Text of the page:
Statistics and Indicators

Bowel cancer – incidence and mortality

  • Bowel cancer is the second most common cancer in both males and females. As the greatest risk factor is older age, the number of people in the ACT with bowel cancer is likely to increase as the proportion of older people in our population grows.
  • Bowel cancer can develop insidiously over many years, which can often result in late diagnosis and poor long-term survival; however, when detected early, 90% of cases can be treated successfully. The National Bowel Cancer Screening Program (NBCSP) was introduced in 2006 to target the screening of Australians aged 50 to 74 years, and recent evidence suggests this is already reducing colorectal cancer deaths.1
  • A number of risk factors can increase a person’s chance of developing bowel cancer. Many of these are modifiable, and include physical inactivity and high body mass.
  • In 2015 there were 188 new cases of bowel cancer diagnosed in ACT residents (56% in males and 44% in females). The age-standardised incidence rate for the ACT in 2015 was 50.0 cases per 100,000 people (61.5 for males and 40.7 for females) compared to 57.2 cases per 100,000 people for Australia in 2014 (66.9 for males and 48.7 for females). 2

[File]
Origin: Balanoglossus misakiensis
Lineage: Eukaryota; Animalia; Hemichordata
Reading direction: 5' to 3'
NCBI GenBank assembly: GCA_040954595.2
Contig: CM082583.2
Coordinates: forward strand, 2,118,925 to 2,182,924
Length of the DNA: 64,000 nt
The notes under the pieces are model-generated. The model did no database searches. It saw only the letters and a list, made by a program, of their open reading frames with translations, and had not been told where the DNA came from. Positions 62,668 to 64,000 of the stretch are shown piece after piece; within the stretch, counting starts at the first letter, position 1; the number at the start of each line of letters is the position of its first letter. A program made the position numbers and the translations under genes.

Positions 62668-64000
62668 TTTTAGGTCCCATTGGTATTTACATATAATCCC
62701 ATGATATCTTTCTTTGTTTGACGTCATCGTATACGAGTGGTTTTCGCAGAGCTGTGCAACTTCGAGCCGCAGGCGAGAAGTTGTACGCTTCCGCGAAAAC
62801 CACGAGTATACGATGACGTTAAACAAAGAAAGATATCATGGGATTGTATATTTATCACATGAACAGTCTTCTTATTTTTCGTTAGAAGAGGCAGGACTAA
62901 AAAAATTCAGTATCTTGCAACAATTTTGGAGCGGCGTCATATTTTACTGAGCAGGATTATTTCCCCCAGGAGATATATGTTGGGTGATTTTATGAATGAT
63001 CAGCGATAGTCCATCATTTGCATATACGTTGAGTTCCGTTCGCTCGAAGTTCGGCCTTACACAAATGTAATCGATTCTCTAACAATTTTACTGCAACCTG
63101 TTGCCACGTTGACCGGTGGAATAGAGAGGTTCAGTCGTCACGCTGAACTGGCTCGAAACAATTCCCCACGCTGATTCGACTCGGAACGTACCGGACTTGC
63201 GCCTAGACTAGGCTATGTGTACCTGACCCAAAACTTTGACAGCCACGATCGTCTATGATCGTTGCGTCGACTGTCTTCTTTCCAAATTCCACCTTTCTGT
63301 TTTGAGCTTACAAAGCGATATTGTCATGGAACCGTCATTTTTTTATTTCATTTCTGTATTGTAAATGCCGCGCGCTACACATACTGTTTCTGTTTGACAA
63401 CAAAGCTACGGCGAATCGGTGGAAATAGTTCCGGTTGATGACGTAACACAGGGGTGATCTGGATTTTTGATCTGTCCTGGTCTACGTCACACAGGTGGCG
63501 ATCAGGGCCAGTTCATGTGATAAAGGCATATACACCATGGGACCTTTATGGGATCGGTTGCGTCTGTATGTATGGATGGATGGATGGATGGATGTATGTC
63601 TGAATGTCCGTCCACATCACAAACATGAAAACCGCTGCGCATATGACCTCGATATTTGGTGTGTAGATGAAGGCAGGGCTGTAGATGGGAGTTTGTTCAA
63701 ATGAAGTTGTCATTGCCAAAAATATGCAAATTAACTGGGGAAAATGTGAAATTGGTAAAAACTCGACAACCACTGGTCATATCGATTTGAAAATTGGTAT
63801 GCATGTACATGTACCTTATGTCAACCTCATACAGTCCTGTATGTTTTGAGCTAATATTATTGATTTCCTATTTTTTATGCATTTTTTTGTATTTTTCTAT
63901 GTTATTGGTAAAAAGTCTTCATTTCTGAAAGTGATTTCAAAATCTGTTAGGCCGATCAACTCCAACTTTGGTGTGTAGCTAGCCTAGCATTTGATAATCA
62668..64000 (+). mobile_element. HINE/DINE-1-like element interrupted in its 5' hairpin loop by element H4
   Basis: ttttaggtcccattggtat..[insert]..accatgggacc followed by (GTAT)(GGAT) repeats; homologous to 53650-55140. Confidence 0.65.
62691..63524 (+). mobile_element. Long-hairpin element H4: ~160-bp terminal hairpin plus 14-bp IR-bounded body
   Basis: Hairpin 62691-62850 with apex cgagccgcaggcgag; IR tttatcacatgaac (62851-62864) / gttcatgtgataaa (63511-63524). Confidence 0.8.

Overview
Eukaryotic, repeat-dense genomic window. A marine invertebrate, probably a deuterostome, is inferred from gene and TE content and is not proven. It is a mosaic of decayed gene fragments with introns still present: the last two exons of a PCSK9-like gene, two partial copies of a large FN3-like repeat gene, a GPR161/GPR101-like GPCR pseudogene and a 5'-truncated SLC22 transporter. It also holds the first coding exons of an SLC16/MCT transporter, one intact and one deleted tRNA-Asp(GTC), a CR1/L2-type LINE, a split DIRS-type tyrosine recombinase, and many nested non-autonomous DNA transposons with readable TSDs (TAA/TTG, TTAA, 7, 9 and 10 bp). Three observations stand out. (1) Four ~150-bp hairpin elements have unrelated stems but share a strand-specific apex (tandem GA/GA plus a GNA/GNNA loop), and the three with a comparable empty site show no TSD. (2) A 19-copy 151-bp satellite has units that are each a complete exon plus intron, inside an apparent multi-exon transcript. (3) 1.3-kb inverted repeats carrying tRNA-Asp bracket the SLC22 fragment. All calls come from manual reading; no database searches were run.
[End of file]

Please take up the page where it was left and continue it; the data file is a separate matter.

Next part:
• Overall, bowel cancer rates have declined from 61.3 per 100,000 population in 1994 to 50.0 per 100,000 people in 2015.
  • In 2014, 58 people (60% males and 40% females) who lived in the ACT at the time of their bowel cancer diagnosis, died from bowel cancer. In 2014 the age-standardised mortality rate for the ACT was 16.0 deaths per 100,000 people (21.1 for males and 11.8 for females) compared to 15.0 deaths per 100,000 people for Australia in 2014 (18.2 for males and 12.3 for females).2 
  • Five-year relative survival for bowel cancer has improved over time from 54% in the period 1983–1992 to 70% for the period 2003–2012 due to enhanced treatment and possibly early diagnosis of symptomatic cases. The recently commenced population screening for bowel cancer will hopefully contribute to further improvements in the years to come.


1 Australian Institute of Health and Welfare 2018. National Bowel Cancer Screening Program: monitoring report 2018. Cat. no. CAN 112. Canberra: AIHW. 

2 Australian Institute of Health and Welfare (2017). Australian Cancer Incidence and Mortality (ACIM) books (Excel spreadsheet).

To access the data please click on the "View source data" link at the bottom of the visualisation. This link will open up a data table that you can download.